Refraction in a vacuum is exactly 1.0, which means there is no refraction. The atmosphere has a refraction of 1.0003 while ordinary water refracts 1.33, quite a bit more. Acrylic glass has a refraction index of 1.49 and diamonds are at 2.42. Silicon has an index of over 4 although that probably won’t be much of a photography issue.
Refraction also is important because different wave lengths of light have slightly different refractions in different materials. This causes dispersion of the light into colors. Diamonds, for instance, are very high in dispersions causing their extraordinary “fire”. One moment you see blue light reflected from the stone, then perhaps green or pure white. Rainbows are another example of this phenomenon. Reflection, dispersion and refraction are the mechanisms by which many different kinds of prisms work – very important design aspects of your camera’s lenses.
Pollution and Dust
Atmospheric pollution affects light. Compare light in a smogged Los Angeles, Mexico City or Shanghai to that experienced on top of Mauna Kea in Hawaii. Broadly, there are three kinds of atmospheric pollution agents. Some reflect solar beams back out into space, resulting in less light and cooler temperatures. The sulphur dioxide crisis of the 1960s and early 1970s is a good example. Other pollutants, such as carbon dioxide, do the opposite – they allow the sun energy to pass to the surface of Earth but disallow the required reflection of excess energy back out into space. The result is Global Warming. Yet another pollutant, typically Freon, destroy the ozone layer allowing ultraviolet light through at levels threatening health.
Here are the smoggiest cities: London, New York, Los Angeles, Mexico City, Houston, Toronto, Athens, Beijing and Hong Kong. Smoggy areas include the Ruhr Area and Silicon Valley and many places in China, Southeast Asia and India. Forest slash and burn practices in Indonesia cause severe smog and smoke in much of surrounding countries. The disastrous 1952 smog in London killed 4,000 people in four days, followed by another 8,000 in the next six months. On a happier note, both LA and Mexico City have made substantial advances in controlling smog.
Apart from the health issues, heavy smog can easily make any normal photography impossible.
Dust in the atmosphere typically reflects sun energy back out and thus has a cooling effect as well as a darker sky. Sunsets tend to be tremendous. Volcanoes cause massive emissions of dust, particles and ashes into the atmosphere. The eruptions of Mount St. Helen and Mount Pinatubo spewed out ashes that traveled the world for several years. Dust storms due to drought are another major source. The Oklahoma storms of the 1930s, today’s Sahara storms and those of China affect all of Earth. Global Warming will amplify dust storms due to extreme droughts. Yet another source of particles in the air stems from forest fires due to deforestation in Brazil, Malaysia and, above all, Indonesia. The uncontrolled fires in Indonesia cause severe health problems in not only Indonesia but all of Southwest Asia. The particles circle the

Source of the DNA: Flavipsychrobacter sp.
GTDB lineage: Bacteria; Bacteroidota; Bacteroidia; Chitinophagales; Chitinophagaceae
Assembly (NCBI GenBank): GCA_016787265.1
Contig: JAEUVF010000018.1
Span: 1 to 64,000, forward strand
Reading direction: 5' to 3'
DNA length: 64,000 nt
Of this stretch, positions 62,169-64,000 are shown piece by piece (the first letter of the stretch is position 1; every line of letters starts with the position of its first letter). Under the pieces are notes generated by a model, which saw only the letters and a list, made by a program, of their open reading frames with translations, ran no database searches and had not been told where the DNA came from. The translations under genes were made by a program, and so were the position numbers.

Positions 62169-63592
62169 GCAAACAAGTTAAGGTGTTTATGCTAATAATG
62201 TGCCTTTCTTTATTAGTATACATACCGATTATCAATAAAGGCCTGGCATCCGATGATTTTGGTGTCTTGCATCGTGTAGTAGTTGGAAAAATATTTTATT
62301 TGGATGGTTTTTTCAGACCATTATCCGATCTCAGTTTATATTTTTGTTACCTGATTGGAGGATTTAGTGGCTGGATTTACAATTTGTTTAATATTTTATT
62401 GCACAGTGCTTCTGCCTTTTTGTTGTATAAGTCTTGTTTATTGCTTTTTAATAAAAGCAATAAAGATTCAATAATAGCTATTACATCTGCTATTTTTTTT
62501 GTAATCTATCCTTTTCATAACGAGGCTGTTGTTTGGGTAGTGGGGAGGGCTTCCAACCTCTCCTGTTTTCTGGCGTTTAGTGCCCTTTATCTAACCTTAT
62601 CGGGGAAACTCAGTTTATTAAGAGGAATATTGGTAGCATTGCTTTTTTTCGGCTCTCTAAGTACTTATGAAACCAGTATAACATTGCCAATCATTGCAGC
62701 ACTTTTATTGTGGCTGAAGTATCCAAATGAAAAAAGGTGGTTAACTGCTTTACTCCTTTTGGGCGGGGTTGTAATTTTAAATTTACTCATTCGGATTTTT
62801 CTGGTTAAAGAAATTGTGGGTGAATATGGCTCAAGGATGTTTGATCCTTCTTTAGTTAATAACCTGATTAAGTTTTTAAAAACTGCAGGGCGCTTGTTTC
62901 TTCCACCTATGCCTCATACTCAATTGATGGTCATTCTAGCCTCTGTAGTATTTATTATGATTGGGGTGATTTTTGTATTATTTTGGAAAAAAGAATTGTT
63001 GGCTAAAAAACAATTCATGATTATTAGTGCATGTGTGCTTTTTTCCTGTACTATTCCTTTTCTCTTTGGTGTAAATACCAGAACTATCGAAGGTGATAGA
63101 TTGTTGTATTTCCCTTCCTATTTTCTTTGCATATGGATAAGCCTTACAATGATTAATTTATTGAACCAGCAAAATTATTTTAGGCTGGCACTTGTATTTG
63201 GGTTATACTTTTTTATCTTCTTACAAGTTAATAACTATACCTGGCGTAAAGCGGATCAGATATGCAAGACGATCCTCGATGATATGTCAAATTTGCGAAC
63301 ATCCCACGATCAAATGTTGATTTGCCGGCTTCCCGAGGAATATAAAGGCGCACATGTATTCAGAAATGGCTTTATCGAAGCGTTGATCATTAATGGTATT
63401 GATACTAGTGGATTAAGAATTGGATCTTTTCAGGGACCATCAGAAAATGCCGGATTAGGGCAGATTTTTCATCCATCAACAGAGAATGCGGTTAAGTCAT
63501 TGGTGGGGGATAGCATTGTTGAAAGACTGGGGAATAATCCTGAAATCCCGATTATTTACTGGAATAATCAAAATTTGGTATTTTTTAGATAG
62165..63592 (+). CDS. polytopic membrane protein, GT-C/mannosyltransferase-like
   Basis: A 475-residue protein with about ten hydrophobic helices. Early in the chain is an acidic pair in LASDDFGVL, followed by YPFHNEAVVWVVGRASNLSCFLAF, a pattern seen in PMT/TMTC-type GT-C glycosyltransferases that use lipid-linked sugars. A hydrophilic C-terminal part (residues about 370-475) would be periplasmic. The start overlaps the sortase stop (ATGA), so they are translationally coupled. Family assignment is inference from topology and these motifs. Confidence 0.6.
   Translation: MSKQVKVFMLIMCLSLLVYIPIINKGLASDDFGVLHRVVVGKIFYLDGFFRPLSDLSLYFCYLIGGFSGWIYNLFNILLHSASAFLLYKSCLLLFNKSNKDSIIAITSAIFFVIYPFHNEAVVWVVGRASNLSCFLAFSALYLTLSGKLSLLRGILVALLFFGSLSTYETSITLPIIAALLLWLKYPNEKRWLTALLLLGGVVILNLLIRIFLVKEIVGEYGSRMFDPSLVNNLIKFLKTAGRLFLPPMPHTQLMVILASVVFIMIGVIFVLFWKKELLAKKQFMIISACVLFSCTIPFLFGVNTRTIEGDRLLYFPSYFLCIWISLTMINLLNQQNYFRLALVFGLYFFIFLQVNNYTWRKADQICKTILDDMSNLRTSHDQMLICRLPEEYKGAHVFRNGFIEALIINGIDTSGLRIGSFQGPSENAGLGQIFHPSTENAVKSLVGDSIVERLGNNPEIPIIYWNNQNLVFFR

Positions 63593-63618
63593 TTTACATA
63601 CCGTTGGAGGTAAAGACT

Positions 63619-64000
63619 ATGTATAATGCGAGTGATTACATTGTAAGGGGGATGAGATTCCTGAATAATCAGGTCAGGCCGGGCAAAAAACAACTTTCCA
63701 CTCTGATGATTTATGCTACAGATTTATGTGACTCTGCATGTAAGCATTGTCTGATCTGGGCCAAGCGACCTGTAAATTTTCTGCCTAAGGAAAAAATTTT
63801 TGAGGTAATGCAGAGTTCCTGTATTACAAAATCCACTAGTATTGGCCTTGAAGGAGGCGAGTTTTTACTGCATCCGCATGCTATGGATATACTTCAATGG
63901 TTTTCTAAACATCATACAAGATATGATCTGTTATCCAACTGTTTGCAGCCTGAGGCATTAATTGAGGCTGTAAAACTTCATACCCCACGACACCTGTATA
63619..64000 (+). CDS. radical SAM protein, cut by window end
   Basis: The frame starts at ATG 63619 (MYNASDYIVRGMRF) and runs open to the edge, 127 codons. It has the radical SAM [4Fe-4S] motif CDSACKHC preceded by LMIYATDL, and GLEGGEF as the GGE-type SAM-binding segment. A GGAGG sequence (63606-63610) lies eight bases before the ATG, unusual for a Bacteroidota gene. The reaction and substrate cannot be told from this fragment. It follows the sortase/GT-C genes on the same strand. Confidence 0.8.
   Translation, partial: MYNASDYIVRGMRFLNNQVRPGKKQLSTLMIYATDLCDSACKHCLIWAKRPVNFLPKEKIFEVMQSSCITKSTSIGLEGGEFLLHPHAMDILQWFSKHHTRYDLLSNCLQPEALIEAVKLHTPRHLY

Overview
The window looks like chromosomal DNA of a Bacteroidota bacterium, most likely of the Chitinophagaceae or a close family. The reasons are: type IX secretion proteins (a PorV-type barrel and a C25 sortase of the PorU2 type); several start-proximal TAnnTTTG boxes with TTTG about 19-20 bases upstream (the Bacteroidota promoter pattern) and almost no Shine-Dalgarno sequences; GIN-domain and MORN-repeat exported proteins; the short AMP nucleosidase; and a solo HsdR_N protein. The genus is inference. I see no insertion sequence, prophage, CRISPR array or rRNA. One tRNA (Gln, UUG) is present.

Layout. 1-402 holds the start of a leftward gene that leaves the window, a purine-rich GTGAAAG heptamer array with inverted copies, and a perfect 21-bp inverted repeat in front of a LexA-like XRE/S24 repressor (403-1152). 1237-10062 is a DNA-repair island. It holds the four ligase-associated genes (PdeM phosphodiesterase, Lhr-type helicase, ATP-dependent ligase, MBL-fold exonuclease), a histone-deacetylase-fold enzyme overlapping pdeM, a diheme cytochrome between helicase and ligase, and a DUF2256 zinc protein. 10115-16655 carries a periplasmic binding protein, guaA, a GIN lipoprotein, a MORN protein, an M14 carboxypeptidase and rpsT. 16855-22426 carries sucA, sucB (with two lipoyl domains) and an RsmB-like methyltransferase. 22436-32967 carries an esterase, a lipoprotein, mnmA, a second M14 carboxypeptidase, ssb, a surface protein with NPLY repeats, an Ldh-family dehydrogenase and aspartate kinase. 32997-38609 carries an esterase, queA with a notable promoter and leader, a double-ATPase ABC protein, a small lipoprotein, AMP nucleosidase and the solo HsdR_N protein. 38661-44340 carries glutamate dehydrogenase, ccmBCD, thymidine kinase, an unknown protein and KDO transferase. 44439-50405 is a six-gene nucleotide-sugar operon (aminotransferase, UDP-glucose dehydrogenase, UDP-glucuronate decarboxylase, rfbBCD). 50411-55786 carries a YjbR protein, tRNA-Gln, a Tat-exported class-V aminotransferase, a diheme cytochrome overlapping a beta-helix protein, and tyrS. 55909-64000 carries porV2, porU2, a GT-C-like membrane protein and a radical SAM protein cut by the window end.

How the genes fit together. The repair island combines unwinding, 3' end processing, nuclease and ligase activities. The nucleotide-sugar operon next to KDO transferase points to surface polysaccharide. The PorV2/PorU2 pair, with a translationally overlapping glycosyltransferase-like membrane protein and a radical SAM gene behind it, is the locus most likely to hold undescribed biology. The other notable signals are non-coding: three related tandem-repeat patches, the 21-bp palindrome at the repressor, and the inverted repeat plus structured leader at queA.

Natural light is terrific to photographers. Manmade light is a pain. Hundreds of different devices, lamps, bulbs, processes, materials, gases and energy sources result in the strangest of light spectra. Add that manmade light is generally there because the natural light is not available. You are stuck with the darn thing. True, you can set up your own light version with all kinds of expensive photographic lighting devices. That’s fine but really what you do is to replace one manmade environment with another manmade environment.
K (Kelvin) values and wave spectra are important to photographers. A K value is an average of a light source’s color spectrum. A spectrum provides much more information about the scene than does the K value. For instance, the spectrum may have a high wave length peak and a low peak – a ‘U’ pattern. The K value will fall between the peaks and not really mean a thing. What you need is, perhaps, double filtration to correct for the two peaks.
The K value of sunlight is about 5,800. Typical daylight is either 5,000K or 6,500K depending on if you go for the US standard calibration or that of Europe. Computer monitors are calibrated to between 5,000K (reddish yellow) and 9,300K (bluish). Digital cameras often display white balance settings in terms of Kelvin values. In the spectrum of colors, red is around 1,800K, the average is 5,000K to 6,500K and blue starts around 12,000K continuing up to 16,000K. Examples of low Kelvin light: Match flares, candles and ordinary (tungsten) light bulbs. Here are some high Kelvin items: Xenon light, analog TVs: “the bluish flicker from you neighbor’s window”.
Unless going for abstraction, photographers compensate for the local K value/spectrum to bring the image back to “normal”. For instance, you try to make skin tones similar to those recorded in regular daylight. That may be accomplished through lens filters, white balance adjustments or post production trickery. When you do that, obviously the original scene is distorted – the ugly manmade light was, after all, the real thing.
Most fluorescent and gas discharge lamps have “interrupted spectra”, meaning the spectra are not smooth curves but a series of narrow peaks over the frequency band. Such irregular peaks, often in the yellow to green range, are very hard to filter away. The only real solution is to use alternative lighting such as flash. Gas discharge lamps include neon light and high intensity lights (mercury vapor, metal halide and sodium vapor) as used in light streets, stadiums and factories.